Portal is a more sizeable operation than I’d appreciated. Today, annual production stands at 1 million litres. David Baverstock of Esporão, who shares the same UK distributor, has joined us. Esporão is probably Alentejo’s biggest estate, but even his jaw drops at the Ferrari-style 0-60 acceleration – from 4ha in 1994, when Portal launched their own label, to 84ha today! Interestingly, the latest plantings major on white varieties (especially Viosinho and Gouveio, which don’t age so fast in bottle) – there’s growing demand for dry whites and Portal also specialise in excellent fortified Moscatels. As for reds, Bordeaux consultant Pascal Chatonnet advised at the outset and encouraged the use of new oak barriques. The house style is modern, rich and ripe. Owners, the Mansilha Branco family, have just invested in a new cellar and vistors’ centre, which is linked to the winery by a tunnel. Pedro Mansilha Branco shows me around the impressive new facilities before we taste at the cellar door and restaurant. Here are the highlights.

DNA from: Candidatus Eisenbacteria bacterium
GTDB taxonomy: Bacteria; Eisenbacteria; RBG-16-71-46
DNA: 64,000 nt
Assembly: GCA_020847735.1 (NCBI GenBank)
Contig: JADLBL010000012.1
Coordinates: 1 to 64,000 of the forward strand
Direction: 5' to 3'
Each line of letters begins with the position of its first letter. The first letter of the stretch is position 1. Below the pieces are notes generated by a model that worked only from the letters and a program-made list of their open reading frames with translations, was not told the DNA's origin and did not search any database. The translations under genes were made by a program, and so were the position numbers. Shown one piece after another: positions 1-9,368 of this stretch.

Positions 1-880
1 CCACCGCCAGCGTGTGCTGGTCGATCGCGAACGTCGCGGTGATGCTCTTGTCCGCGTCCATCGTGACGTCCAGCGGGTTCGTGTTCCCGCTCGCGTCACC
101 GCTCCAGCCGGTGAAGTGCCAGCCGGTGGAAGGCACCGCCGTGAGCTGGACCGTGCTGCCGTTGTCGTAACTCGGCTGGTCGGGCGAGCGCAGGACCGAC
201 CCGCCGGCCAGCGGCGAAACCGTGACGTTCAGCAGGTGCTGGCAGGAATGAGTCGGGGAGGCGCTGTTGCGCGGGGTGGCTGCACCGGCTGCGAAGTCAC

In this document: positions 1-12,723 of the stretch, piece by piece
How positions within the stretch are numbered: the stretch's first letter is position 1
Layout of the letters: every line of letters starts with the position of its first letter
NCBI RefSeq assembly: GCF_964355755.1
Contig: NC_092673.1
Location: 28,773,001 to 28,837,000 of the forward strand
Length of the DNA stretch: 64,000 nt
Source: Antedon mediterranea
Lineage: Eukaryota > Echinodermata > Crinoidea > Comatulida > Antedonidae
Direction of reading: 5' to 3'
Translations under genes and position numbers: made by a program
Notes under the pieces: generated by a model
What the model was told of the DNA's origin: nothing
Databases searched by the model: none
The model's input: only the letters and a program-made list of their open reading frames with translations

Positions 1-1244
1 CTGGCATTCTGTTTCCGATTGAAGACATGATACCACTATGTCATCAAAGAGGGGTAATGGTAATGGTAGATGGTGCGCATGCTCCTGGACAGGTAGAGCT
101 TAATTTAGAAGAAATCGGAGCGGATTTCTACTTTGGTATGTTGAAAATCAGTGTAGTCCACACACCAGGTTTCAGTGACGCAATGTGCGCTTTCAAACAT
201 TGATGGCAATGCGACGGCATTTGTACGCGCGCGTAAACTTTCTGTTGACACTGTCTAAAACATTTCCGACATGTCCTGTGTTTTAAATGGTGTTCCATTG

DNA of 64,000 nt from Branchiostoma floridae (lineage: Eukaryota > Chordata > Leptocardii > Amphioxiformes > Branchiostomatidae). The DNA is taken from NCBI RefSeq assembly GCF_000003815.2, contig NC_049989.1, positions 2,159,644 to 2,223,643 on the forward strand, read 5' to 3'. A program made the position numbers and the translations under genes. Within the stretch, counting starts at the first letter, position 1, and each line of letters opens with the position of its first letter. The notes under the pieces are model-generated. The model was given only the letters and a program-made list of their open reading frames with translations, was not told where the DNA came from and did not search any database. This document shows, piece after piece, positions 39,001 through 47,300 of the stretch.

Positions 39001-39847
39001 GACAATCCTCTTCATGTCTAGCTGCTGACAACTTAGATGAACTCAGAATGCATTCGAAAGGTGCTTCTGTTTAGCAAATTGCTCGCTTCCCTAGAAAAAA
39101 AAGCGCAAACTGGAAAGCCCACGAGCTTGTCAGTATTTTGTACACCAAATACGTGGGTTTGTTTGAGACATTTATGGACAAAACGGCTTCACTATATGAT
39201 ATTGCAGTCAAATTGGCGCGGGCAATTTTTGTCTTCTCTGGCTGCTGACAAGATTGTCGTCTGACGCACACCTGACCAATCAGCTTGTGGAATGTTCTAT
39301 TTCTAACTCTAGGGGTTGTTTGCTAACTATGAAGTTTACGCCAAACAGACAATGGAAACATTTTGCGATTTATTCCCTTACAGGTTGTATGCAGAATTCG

Quinta do Portal Portal Branco 2008 – a fruity nose and palate shows pear and melon fruit. Quite straight-forward but well balanced and very drinkable.

Quinta do Portal Rose 2008 – 50% saignee and 50% direct press, picked early for more elegance. Well made, with good freshness and definition of ripe cranberry and red cherry fruits. Just a little creamy from the lees, but not at the expense of losing definition and freshness. Very well made.

Quinta do Portal Colheita 2007 – you can taste 2007’s mild summer in this wine’s freshness, persistence and length. It shows plum and ripe berry fruit supported by ripe tannins with an overlay of savoury, toasty oak.

Quinta do Portal Reserva 2007 – bigger, riper style, with a girth of dark fruits, a bit jammy but there’s underlying freshness for balance. The oak is quite present at the moment.

Quinta do Portal Grande Reserva 2006 – a tricky year but this is well done with very brambly dark fruits, toast and smoke. There’s freshness and bigger, bonier tannins. A little woody/savoury on the finish.